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How the Apple rumor mill got the iPhone 4S so wrong


Wow, did we get it wrong. No tear-drop design. No edge-to-edge screen. No 4G LTE or NFC. No two iPhones. No iPhone 5 at all. We, the tech press, really botched things up this time – and I’m as guilty as anyone, maybe more so than most. With months of extra speculation before Apple finally, mercifully, announced the fifth-generation iPhone 4S on Tuesday, the iPhone rumor mill had spun wildly out of control. And seeing as rumors for the next iPhone have already started to creep onto our pages and editorial agendas, it’s safe to assume the haphazard reporting will only continue.

From our side, it’s all too easy to get swept up in every new Apple rumor. Why? Because the people love it. To avoid unsubstantiated Apple news is to ignore what readers want to read about, and the traffic that goes with delivering it. Traffic that equals precious advertising dollars that can allow a publication to hire more writers, attend more events and ultimately, produce better coverage. It is as enticing as it is dangerous. And it must be stopped.

So rather than maintain the pitiful status quo, I’ve listed a number of key points that I plan to remember vividly when reporting all things Apple, from here until eternity. They should illuminate what went wrong this time as much as they help steer us straight in the future. I hope some of my fellow tech journalists will join me, and perhaps add some of their own suggestions to the mix. For you, the reader, I hope to offer some clues as to what to look out for when reading Apple news and unsubstantiated news in general.

Don’t take analysts at their word

The tech press and market analysts are good friends. That’s because it’s the job of both parties to have a solid understanding of the technology industry, and both sides benefit from what the other has to offer. Analysts provide a professional assessment of what to expect from the technology industry, and journalists can help bolster the careers of analysts by treating them as authorities on certain matters. For investors, analysts can help them know how to place their bets on the stock market. For journalists, analyst opinion adds validity to reporting.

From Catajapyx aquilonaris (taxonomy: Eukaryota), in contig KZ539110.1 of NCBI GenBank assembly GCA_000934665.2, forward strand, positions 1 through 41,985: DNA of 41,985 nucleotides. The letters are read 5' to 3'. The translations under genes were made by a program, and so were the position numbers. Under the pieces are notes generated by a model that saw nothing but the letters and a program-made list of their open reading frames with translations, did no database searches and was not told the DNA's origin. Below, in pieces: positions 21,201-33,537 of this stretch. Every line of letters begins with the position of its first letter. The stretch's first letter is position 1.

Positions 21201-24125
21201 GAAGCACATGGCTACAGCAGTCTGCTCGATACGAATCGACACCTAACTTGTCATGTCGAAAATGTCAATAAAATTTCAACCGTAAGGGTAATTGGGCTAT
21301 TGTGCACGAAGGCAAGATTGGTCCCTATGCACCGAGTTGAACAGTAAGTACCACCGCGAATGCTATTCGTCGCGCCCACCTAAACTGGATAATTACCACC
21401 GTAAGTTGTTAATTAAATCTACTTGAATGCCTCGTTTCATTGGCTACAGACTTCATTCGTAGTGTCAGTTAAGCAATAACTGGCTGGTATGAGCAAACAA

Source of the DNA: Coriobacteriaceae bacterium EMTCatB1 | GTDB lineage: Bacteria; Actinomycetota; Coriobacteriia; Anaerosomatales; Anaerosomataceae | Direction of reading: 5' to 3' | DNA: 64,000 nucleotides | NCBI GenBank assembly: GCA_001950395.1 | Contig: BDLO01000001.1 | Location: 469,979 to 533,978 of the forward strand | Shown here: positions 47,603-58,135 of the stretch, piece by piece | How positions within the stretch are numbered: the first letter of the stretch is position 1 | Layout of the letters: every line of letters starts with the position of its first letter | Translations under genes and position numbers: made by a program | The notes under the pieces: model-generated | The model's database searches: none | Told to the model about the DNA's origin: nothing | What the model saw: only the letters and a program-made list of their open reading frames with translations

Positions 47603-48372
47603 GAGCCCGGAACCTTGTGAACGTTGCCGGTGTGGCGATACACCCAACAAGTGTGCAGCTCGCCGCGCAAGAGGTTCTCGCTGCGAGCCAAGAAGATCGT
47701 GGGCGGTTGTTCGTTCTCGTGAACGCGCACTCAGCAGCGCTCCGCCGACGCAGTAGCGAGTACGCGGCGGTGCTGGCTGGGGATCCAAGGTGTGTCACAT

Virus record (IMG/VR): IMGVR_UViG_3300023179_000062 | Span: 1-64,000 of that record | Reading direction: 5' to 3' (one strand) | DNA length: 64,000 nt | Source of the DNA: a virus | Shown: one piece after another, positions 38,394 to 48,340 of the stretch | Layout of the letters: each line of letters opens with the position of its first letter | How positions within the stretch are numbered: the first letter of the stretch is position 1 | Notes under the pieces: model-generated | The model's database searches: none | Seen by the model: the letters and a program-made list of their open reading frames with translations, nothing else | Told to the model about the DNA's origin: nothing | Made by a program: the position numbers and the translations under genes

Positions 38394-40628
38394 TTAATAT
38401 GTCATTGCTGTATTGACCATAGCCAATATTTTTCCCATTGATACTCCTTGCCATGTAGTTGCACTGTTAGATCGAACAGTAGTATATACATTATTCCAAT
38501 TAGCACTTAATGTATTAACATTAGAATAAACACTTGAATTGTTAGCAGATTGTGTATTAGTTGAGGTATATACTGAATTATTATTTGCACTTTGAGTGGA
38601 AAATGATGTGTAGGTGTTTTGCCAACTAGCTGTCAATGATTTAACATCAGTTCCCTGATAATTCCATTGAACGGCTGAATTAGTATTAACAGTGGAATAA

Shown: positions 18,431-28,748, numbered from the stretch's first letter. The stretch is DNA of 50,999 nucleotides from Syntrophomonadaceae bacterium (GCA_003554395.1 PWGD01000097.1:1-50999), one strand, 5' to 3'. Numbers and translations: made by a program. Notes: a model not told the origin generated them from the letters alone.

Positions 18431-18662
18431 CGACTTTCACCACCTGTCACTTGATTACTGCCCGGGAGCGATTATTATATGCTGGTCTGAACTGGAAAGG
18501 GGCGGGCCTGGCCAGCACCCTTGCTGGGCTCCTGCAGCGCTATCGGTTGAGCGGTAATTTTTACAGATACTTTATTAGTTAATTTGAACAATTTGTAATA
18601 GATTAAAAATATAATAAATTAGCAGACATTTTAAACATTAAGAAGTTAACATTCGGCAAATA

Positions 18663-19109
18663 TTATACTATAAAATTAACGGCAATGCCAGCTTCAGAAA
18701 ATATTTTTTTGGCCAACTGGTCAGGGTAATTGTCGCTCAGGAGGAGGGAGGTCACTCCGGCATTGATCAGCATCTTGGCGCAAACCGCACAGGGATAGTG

Unfortunately, it also leads to a lot of misinformation. As my colleague Molly McHugh reports, the whole ‘two iPhone’ rumor that persevered throughout this past iPhone rumor season originated with Deutsche Bank analyst Chris Whitmore, who told clients to expect both the iPhone 5 and iPhone 4S. Fortune then reported Whitmore’s prediction, and the rest is history.

Of course, not all analysts got it wrong. But that’s not the point. The point is that, just because someone is an analyst, it doesn’t mean they have some inside scoop. In fact, sometimes they predict something simply because they think it makes sense, not because they have any evidence to support their claims. Their opinions should be treated with as much trepidation as information from the infamous “person familiar with the matter.” Which brings us to…

Anonymous sources don’t carry much weight

If I had it my way, news outlets would never publish another story based on the mutterings of an unnamed source. But that’s just not going to happen. We in the tech press would, however, be wise to not publish a story every time someone happens to have a “tip,” or at least not publish stories based purely on data from people unwilling to back up their claims by giving up their names. We must dig deeper, and use information from anonymous sources to find more information, which could, eventually, lead to some actual, reportable evidence. We must do this, or risk becoming worthless.